Skip Rips Feliks At most 10 17 13 At most 20 23 18 At most 30 23 18 At most 40 23 18 At most 50 24 18

We can see two things. Firstly, 20 is the optimal cutoff. Secondly, the original list of Feliks does much worse than Rips' modified list.

Michelson does not state precisely what method was used to compute the "1 in 100,000" he claims, but we can infer it was probably similar to this: permute the text at random, and find the probability that the number of trees with an ELS of skip at most 20 is as great as it is for the real text.

Such a method for computing probabilities is well established to be invalid, as meaningful texts have a fundamentally different structure from randomised texts, but we will use it here since Rips used it. Using 100,000 random permutations of the text, we find that a cutoff of 20 does very much better than other natural cutoffs, and also (again) that Rips' list of trees does much better than Feliks' list. The following table gives the rank out of 100,000 random permutations for each list and each cutoff.

Skip Rips Feliks At most 10 187 1050 At most 20 4 163 At most 30 438 3199 At most 40 3534 14035 At most 50 2953 31540

To avoid the arbitrariness of the cutoff value, we considered other ways to measure the claim that the skips are unusually small. The most obvious is to measure the average minimum skip of those trees in the Feliks list which appear as an ELS. For GT, this average is 23.6667. For 1000 random permutations of GT, an average that small or smaller occurred 97 times. So, by this way of measuring, a result of around 10% is obtained. A similar result is obtained if we restrict our attention to those permuted texts containing the same number of trees (21) as GT contains.

In addition, we have to ask whether the smallness of the skip was predicted, or noticed afterwards. Unless it was decided in advance to use the smallness of the skip, with a cutoff of 20, as the measure of success, the probability is invalid. The other experiments from around the same time-period (such as the Aaron experiment) usually focused on the number of ELSs rather than the size of the smallest skip. The total ELS count for the Feliks list is 1163. Looking again at 1000 randomly permuted texts, we find that they have total ELS counts ranging from 921 to 1239. Altogether 32 have 1163 or more ELSs, so this method gives a score of 3%, which is completely insignificant statistically.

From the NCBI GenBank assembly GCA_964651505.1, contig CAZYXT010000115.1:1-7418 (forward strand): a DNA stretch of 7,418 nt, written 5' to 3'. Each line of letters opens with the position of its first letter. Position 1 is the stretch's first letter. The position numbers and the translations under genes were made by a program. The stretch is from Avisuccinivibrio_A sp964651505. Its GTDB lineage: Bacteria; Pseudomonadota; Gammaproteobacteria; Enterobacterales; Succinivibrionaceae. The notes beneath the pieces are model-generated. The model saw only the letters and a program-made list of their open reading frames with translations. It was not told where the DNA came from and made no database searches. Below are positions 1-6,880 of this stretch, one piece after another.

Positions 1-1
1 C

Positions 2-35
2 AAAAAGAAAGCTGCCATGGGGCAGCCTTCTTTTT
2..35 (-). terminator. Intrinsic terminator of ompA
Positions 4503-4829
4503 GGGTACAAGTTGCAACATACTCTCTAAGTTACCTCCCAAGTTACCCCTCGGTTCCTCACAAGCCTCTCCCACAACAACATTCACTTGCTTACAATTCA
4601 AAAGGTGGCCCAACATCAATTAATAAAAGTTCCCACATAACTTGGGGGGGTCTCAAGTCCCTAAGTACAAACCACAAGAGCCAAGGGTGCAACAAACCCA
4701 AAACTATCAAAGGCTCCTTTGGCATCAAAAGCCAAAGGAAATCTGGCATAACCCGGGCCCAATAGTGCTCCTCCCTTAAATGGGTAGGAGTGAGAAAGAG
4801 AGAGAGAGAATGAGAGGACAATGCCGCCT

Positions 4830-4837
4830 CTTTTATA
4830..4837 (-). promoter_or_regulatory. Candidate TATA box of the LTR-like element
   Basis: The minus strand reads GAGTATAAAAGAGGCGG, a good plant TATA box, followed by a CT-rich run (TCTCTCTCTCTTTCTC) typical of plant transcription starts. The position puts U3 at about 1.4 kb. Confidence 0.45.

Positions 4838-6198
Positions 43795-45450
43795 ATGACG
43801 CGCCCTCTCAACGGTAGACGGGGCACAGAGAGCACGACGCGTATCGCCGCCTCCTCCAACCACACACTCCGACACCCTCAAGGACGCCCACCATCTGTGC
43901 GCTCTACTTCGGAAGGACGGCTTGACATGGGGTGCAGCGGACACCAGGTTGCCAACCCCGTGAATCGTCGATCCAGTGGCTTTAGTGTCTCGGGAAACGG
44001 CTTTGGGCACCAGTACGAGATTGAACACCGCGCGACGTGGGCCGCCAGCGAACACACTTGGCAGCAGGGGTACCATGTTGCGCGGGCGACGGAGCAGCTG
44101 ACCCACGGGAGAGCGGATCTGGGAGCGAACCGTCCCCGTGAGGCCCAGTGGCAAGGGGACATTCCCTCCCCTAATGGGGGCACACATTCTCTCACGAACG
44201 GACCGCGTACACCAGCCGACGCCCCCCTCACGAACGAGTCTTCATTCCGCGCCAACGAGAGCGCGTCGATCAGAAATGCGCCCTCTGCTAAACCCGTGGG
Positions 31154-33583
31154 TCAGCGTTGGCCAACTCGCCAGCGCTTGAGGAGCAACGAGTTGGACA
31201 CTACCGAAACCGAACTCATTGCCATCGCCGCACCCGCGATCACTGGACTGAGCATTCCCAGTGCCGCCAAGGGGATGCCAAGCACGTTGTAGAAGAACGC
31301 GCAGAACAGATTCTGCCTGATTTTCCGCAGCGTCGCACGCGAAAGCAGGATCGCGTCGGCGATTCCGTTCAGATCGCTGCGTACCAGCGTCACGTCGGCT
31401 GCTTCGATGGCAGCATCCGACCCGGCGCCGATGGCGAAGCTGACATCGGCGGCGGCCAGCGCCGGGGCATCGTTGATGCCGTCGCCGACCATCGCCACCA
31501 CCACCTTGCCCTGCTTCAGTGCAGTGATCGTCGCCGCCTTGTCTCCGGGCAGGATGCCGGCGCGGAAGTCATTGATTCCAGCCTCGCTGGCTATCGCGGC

Perhaps the most arbitrary choice in the design of Rips' experiment was the choice of text passage. Although the verse Gen 2:9 is highly relevant, there is nothing about the content of the surrounding verses to indicate a natural boundary at Gen 2:7 or Gen 3:3. The smallest surrounding natural division in the Hebrew Bible runs from Gen 2:4 to Gen 3:15, but that performs over 100 times worse (for Rips' list of trees).

So where does the choice of Gen 2:7 to 3:3 come from? Out of the 9 possible combinations of starting at Gen 2:6, 2:7 or 2:8, and ending at Gen 3:2, 3:3 or 3:4, the choice giving the strongest result is the one Rips used.

In order to achieve the strong result report by Michelson, we need all the following choices:

- The list of trees modified from what is in Feliks' book.
- The criterion of minimal skip.
- The cutoff of 20 for the minimal skip.
- The text boundaries set at Gen 2:7 and Gen 3:3.

It should be obvious that all those choices cannot have been merely fortuitous. No, they were adjusted to make the result as strong as possible. Such adjustment completely invalidates the computed probability.

There is no evidence whatever that there are trees encoded into the Bible to a degree unexplainable by reasonable chance.

Note that this early experiment probably illustrates an ignorance of correct experimental procedure rather than any specific desire to deceive.

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Copyright Brendan McKay (1998), bdm@cs.anu.edu.au.